In December 2020, MAP released an analysis of a nationally representative survey conducted by NPR, The Robert Wood Johnson Foundation, and the Harvard T.H. Chan School of Public Health (NPR/RWJF/ Harvard) showing how LGBTQ people, particularly LGBTQ people of color and those raising children, experienced higher rates of economic insecurity, had difficulty accessing needed medical care, and struggled with work and education during the first summer of the pandemic.
NPR/RWJF/Harvard conducted a follow-up survey focused on the Delta variant and its continued impact on households in the United States. MAP's report, The Delta Variant & the Disproportionate Impacts of COVID-19 on LGBTQ Households in the U.S., summarizes the key findings about the experiences of LGBTQ people and their households and offers comparisons to the non-LGBTQ respondents in this broader national poll.
The report finds that the the Delta variant and the ongoing uncertainty related to the pandemic continue to result in disproportionate impacts on LGBTQ people and their families. This includes significant economic challenges, health challenges from the pandemic and struggling to manage work and childcare responsibilities—all at higher rates than for non-LGBTQ people.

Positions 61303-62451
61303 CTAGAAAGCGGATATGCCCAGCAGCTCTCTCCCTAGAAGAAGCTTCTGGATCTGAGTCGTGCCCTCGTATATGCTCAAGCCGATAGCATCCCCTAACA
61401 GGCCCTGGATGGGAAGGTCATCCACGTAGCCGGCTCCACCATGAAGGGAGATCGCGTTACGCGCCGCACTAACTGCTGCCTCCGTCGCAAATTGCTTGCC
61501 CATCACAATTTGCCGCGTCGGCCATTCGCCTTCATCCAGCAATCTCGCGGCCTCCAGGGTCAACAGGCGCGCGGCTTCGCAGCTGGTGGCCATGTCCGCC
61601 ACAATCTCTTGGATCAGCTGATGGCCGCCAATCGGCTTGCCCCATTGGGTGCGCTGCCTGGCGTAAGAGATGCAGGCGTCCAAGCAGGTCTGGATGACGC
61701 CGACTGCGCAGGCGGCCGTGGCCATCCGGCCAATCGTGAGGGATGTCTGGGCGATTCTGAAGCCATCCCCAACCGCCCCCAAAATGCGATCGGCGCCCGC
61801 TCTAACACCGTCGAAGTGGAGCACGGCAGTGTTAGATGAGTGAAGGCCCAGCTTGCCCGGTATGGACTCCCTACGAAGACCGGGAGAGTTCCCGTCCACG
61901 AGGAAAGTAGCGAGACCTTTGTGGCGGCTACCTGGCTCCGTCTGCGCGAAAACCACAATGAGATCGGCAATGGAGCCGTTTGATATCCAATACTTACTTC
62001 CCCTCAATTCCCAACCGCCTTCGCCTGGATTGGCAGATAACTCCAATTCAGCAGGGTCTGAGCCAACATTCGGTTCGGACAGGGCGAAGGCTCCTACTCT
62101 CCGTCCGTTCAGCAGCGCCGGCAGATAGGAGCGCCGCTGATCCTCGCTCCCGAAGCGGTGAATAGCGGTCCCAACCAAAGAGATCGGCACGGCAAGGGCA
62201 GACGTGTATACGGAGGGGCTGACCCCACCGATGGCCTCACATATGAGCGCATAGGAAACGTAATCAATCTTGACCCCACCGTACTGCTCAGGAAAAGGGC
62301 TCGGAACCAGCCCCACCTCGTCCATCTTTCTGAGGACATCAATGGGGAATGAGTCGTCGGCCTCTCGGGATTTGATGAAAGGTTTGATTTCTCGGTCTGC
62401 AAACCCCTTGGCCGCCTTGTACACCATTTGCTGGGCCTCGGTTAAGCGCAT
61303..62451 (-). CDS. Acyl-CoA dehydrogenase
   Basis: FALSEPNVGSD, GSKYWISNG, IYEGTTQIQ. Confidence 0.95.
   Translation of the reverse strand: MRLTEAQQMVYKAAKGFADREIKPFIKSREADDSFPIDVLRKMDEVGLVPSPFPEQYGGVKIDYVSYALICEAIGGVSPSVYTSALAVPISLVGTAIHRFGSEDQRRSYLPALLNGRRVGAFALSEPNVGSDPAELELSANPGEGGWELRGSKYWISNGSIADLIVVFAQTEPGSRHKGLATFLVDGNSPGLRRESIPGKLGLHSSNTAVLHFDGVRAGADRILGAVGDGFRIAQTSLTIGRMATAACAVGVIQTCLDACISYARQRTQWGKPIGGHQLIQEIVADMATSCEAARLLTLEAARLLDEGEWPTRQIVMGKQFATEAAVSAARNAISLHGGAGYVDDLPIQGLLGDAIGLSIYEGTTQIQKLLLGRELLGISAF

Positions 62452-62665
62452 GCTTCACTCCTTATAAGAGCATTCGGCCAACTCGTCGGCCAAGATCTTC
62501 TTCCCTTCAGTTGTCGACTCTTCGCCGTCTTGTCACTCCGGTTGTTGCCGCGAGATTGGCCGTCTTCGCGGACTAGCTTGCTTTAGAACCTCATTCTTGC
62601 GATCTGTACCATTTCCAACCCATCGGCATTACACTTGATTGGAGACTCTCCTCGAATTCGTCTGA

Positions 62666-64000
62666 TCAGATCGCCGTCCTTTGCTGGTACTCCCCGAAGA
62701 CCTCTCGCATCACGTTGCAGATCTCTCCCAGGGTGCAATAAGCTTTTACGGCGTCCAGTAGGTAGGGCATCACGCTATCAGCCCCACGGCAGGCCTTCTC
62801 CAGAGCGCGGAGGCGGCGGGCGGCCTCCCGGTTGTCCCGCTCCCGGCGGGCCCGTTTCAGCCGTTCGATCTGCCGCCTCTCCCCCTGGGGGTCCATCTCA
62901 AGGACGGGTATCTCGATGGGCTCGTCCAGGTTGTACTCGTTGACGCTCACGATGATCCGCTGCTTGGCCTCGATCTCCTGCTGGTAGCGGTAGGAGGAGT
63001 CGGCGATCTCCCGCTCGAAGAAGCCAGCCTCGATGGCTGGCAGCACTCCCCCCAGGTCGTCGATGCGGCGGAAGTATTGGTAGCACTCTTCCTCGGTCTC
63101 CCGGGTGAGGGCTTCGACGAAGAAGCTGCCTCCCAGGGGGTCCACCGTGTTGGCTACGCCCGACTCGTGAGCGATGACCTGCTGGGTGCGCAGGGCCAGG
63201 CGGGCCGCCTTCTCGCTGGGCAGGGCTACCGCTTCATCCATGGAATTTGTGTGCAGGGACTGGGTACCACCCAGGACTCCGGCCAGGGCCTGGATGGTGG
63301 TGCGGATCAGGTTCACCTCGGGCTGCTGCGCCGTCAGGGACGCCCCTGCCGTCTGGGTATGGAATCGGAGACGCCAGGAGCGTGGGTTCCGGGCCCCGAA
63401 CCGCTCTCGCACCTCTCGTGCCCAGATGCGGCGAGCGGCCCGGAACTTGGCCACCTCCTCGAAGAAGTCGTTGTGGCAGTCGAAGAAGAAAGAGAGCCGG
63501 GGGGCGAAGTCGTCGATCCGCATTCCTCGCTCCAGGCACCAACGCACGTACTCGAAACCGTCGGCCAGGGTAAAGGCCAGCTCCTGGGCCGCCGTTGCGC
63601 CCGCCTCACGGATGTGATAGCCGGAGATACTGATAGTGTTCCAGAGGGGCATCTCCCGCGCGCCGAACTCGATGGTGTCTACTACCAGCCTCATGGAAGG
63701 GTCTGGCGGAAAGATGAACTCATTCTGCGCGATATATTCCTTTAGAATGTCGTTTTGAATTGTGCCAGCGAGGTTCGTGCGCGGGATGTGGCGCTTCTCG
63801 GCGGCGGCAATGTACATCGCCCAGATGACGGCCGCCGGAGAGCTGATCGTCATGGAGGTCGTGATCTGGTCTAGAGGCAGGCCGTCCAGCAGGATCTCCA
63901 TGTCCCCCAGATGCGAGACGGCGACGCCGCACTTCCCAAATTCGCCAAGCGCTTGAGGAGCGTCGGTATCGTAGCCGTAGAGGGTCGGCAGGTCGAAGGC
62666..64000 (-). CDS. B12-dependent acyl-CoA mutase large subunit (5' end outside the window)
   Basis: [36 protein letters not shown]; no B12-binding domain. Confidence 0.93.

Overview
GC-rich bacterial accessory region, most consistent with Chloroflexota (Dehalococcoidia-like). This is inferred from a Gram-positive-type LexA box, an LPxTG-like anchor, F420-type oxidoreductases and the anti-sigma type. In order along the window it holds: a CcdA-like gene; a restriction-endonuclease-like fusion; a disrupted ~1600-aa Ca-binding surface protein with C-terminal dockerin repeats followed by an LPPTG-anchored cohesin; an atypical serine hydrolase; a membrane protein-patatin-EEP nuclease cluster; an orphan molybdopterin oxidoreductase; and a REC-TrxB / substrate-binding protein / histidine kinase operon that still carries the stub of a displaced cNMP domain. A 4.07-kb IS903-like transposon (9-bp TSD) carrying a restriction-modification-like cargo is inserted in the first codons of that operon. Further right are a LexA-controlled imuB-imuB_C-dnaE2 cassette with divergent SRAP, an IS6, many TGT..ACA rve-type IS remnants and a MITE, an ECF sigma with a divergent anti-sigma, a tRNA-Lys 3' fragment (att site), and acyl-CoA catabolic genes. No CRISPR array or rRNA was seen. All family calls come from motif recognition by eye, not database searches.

Although the 2021 survey's LGBTQ sample size was too small to allow for meaningful analysis of racial or other differences within the LGBTQ community, it is important to note that the 2020 survey clearly showed that LGBTQ households of color faced even higher rates of financial problems, employment or wage loss, and obstacles to accessing needed health care. As the pandemic approaches the end of its second year and the Delta variant continues to exacerbate already existing disparities, we should expect these same disproportionate impacts to continue, if not worsen.Recommended citation: